Money. The bargain you make as a lower middle-class student attending NYU is that you will sacrifice financial security for huge opportunity. The economic instability for students living below the "middle-class" line is compounded by the fact that we attend school with some of the richest kids on the planet. I have friends who could buy my childhood home over and over without batting an eye. Money makes the world go round, and NYC is unrelenting to those who don't have it. The cost of living here can be painful and often embarrasing.
The worst thing about my school is that there is no college campus. This can be looked as both a good and bad thing. On the downside, you won't see pep rallies , and the college life is nothing like it is in the movies. Fraternity row and team colors are not as represented at NYU. Many look at Washington Square Park as our campus because it is located in the center of all the buildings for the University. The positive aspect is instead of having a regular campus, you can look at the entire city as your campus.
It is absolutely overpriced and their payment plans aren't reallyiinstallment plans at all. They require you to deposit 50% of the outstanding balance within a few days of registering. The remainder is cut into two payments, which are due the following months. They don't offer more options for those who are struggling to complete their degree. I find it to be overpriced for what is offered, the name doesn't hold the weight it once used to. It just costs too much and their tuition just keeps skyrocketing.
The worst thing about New York University is the lack of camaraderie. There is no campus at NYU and thus no central place for students to meet and spend their time. Students live all over Manhattan. There is a real disjointedness within the community. No one attends sporting events or other school-wide activities. Part of the reason many students come to NYU is for the independence, but going to a school that doesn?t have a community is hard when you?re trying to meet people or feel like part of something.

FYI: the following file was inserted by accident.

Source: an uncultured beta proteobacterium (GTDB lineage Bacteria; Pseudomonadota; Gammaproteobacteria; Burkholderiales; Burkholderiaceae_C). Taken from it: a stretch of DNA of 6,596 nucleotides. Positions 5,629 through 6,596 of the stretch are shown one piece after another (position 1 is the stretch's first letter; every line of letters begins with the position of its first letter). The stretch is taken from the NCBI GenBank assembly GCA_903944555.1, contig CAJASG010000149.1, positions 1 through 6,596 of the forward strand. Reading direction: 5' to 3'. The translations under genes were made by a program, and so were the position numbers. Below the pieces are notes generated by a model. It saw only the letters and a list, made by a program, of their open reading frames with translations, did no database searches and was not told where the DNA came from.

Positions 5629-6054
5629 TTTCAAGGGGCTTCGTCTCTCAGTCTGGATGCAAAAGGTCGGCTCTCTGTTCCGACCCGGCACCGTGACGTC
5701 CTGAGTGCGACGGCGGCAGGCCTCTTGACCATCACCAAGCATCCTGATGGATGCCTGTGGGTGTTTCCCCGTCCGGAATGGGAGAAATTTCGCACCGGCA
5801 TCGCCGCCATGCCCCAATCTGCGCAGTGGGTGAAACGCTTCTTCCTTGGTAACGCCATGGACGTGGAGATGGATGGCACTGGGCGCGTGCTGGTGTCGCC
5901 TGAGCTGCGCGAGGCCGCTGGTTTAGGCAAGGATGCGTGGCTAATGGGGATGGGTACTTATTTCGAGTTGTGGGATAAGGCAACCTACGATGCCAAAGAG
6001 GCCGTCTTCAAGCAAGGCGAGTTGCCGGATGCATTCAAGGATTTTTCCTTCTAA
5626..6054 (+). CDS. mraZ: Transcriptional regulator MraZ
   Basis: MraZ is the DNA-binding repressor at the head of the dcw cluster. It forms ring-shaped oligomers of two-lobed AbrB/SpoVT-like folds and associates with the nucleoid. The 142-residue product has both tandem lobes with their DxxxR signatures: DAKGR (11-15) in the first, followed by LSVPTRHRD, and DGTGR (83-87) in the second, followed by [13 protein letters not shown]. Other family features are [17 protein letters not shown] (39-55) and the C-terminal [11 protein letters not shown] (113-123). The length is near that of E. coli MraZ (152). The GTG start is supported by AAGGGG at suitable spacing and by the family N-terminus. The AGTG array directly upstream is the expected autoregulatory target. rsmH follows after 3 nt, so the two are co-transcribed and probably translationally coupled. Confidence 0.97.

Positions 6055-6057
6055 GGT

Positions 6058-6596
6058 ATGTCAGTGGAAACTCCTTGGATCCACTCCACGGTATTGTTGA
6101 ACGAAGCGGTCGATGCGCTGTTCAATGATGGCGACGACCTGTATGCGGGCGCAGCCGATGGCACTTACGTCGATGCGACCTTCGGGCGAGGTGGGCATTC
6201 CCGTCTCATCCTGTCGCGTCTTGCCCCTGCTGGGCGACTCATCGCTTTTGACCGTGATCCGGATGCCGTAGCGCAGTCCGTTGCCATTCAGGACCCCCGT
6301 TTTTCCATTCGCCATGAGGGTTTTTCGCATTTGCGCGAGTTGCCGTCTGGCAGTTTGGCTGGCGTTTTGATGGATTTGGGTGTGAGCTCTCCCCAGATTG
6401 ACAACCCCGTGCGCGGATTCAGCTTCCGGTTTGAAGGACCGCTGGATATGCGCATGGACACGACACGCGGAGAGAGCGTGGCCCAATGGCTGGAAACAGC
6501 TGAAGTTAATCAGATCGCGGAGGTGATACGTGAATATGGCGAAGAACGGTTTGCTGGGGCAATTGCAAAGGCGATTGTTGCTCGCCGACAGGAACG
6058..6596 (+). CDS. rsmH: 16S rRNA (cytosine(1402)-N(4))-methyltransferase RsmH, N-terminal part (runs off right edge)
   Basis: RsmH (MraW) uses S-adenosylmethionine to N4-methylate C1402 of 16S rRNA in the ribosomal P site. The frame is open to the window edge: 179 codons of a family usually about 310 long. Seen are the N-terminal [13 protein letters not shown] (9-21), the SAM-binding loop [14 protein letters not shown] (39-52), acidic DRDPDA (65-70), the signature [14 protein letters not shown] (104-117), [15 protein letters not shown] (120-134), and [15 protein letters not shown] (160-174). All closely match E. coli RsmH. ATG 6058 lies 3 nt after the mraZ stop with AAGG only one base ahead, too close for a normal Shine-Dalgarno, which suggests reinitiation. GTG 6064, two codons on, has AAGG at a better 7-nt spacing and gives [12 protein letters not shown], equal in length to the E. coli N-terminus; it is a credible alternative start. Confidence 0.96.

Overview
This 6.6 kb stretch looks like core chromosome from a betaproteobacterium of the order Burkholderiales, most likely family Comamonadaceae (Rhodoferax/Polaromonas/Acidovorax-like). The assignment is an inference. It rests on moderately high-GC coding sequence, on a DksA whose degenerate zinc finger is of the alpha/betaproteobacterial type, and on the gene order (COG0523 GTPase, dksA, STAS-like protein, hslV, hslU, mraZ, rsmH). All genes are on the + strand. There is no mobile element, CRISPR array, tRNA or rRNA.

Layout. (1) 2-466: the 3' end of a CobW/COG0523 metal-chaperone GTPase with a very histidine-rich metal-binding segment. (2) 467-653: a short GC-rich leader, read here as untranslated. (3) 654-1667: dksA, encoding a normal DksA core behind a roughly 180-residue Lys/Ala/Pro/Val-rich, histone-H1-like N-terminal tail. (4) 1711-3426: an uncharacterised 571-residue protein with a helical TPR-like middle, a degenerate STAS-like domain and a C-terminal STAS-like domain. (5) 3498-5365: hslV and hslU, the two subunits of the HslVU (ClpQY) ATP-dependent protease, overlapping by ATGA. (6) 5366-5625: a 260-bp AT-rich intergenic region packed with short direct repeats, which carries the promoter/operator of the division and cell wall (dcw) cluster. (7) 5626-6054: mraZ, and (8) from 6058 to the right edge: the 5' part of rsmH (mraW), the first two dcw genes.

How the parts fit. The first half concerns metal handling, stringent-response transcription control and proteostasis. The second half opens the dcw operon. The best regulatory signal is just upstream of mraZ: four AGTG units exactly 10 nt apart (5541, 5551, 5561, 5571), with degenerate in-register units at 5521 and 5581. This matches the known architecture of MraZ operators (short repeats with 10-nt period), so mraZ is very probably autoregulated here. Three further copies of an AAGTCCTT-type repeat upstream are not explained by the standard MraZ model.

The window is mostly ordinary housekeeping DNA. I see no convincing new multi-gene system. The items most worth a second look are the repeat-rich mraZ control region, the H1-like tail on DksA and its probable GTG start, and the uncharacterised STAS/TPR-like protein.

The tuition. It's a shame that a school that prides itself on it's diversiity and open-mindedness can only really be attended by a small amount of people that can realistically pay for it. I love my education there, and the classes and professors are engaging and thought provoking, however the economic strain is the cause for incredible stress on me and my family. Istead of studying, I tend to be looking for scholarships or finding ways to get money just so I can secure another year at this school.
The people were not that friendly and I think it had to do with the inflated ego NYU and simply living in New York elicits. However, I will give them the benefit of the doubt. New York is cuthroat city and the world itself is dog-eat-dog. Who am I to anticipate kind folk in an environment known for careening taxis and lying brokers? It was simply the kind of attitude one had to expect. Yet, as anyone knows, living in New York City does not absolve all of your worries, you still need to be human.
The tuition to attend New York University is enormous. If a student attends without any financial aid or scholarships, he or she can find themselves paying around $43,000 in tuition costs. If a student wants to room in one of the on-campus dorms, he or she might have to pay an additional $18,000. The cost of attending my school adds an immense amount of pressure for students to achieve high GPAs and succeed in all their classes so that their education could be worth the money.
While it can be considered a positive characteristic, I believe the most difficult thing about NYU is how dislocated it is. Because NYU has no campus and has a huge student population, it can be difficult to feel student unity. Because dorms are located all over the city, it can also be difficult to meet up with friends who live in a different dorm. This applies when meeting new people as well. It is very easy to meet new people, however it can be difficult to keep in touch.
The worst thing about NYU is the cost to attend. Unfortunelty the amazing location makes everything extremly expensive. The students are then passed the bill. Scholarships are highly competitive and few. If you really try and want to make it work it can happen. But you must be prepared to fight for it becasue the free money will not pour out on you. Financial aid is difficult and must be considered because a private school has a larger bill than a public one will.
The development of the clinical psychology program came very late. As an alumni hearing about its development now I'm a little bit bitter since I knew that we had most of the resources to make it happen at the time. I'm hoping to audit a few courses there. However I think I will have my hands full with my masters program. It was very expensive and hard on my family, but we made it work. I always feel guilty for how hard they had to work for my education.